A group of young friends head to an old family cabin and unwittingly unleash Hell itself into their midst in the remake of the 1981 cult classic Evil Dead.
The original Evil Dead is considered one of the classic films of ’80s horror. Today it looks like the epitome of campy with outrageous discount Halloween-like costumes and gore effects. No one would confuse it for an Oscar contender. It was, however, scary in its day and that’s what I expect from a decent horror film.
The 2013 remake connects many elements of the original film and improves dramatically on all the previous technical limitations providing the right ingredients for a good ole scary movie. The plot is very similar to the original. Five friends head out to a remote cabin for a getaway whose main purpose is to help one of them break a bad drug addiction. One of the friends finds a strange book and, without considering the consequences, starts reading from it setting free a soul-eating demon intent on killing everyone in the house. As I said, Hemingway it’s not.
I’ve already seen reviews calling the story ridiculous and tearing it apart in ways beyond what even original writer/director Sam Raimi employs in the film. As I said, you have to think about the intent of the movie and its intent is to make the hairs on the back of your neck stand up. Mine were at absolute full attention from start to finish. There were a few times I felt I really couldn’t even look any longer. Is the story ridiculous? No question about it. It’s as brain-dead as any zombie but did it scare me? You betcha. The tension in the theater could be cut with a bloody knife. A room full of 20-somethings sat silent as the tension mounted. Barely a cell phone could be seen (which in and of itself would be enough to scare anyone under 25).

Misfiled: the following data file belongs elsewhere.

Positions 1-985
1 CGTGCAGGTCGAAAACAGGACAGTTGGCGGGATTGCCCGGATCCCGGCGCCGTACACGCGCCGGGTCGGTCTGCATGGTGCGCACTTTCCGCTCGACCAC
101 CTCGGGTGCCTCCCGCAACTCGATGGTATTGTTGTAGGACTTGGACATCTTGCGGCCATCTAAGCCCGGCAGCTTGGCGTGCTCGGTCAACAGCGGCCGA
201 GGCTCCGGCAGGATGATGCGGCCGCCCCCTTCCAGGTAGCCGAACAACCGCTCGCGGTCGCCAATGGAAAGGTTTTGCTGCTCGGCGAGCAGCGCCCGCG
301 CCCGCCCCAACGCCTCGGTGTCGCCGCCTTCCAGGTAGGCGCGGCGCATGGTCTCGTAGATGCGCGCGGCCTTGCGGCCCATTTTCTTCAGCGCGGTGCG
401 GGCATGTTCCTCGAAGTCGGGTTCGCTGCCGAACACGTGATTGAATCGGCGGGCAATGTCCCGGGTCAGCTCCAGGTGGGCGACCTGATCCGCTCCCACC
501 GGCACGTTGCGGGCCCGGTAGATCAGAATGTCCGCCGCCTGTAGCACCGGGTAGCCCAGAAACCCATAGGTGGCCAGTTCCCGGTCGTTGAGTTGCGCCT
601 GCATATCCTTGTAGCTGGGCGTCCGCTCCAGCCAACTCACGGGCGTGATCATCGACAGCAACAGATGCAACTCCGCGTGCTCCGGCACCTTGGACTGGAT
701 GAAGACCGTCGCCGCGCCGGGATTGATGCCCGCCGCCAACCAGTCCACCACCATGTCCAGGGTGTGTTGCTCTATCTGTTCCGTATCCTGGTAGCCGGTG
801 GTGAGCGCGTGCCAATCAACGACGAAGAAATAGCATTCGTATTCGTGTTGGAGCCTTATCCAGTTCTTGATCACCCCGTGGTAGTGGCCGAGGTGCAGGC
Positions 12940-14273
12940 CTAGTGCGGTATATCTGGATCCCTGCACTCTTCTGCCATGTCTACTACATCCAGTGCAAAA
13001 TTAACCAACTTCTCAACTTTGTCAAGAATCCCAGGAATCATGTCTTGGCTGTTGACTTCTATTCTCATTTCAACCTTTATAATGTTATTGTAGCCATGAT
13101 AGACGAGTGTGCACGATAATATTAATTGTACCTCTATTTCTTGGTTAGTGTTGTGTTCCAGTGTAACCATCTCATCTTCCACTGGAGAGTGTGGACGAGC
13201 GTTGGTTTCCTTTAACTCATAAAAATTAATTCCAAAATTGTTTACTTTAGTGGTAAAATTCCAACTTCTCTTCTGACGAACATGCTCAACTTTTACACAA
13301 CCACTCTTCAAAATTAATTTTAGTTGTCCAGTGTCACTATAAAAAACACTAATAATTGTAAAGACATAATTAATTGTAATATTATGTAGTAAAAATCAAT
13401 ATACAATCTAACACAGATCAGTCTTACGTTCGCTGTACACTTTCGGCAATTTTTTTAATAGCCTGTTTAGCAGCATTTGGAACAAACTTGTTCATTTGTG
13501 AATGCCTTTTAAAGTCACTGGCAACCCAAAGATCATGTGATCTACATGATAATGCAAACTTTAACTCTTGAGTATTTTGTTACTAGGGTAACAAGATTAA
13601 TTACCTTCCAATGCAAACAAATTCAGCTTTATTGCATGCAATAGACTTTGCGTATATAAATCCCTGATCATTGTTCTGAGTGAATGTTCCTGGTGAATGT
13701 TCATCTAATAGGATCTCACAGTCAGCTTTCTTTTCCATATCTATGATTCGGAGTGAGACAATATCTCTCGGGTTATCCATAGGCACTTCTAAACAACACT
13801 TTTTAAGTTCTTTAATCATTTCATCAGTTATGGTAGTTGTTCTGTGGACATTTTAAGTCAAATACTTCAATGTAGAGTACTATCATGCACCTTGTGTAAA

The film includes a surprising number of images that are, for lack of a better phrase, burned into my very soul. It employs a number of old tricks to keep the heat on but, old or not, they still work. You’ll find lots of claustrophobic close-ups and a score that drives home every sharp point. Lighting (or the lack-thereof) acts like another unseen evil character.
As a follow-up to the original this one hits the mark. The only area it could have improved on, but didn’t, is the script. It could have been a great film if some time had been taken to really give us a believable story. That’s a lofty goal for a movie that doesn’t care about anything other than getting backsides into seats. That’s a possession this haunting presence will have no trouble pulling off.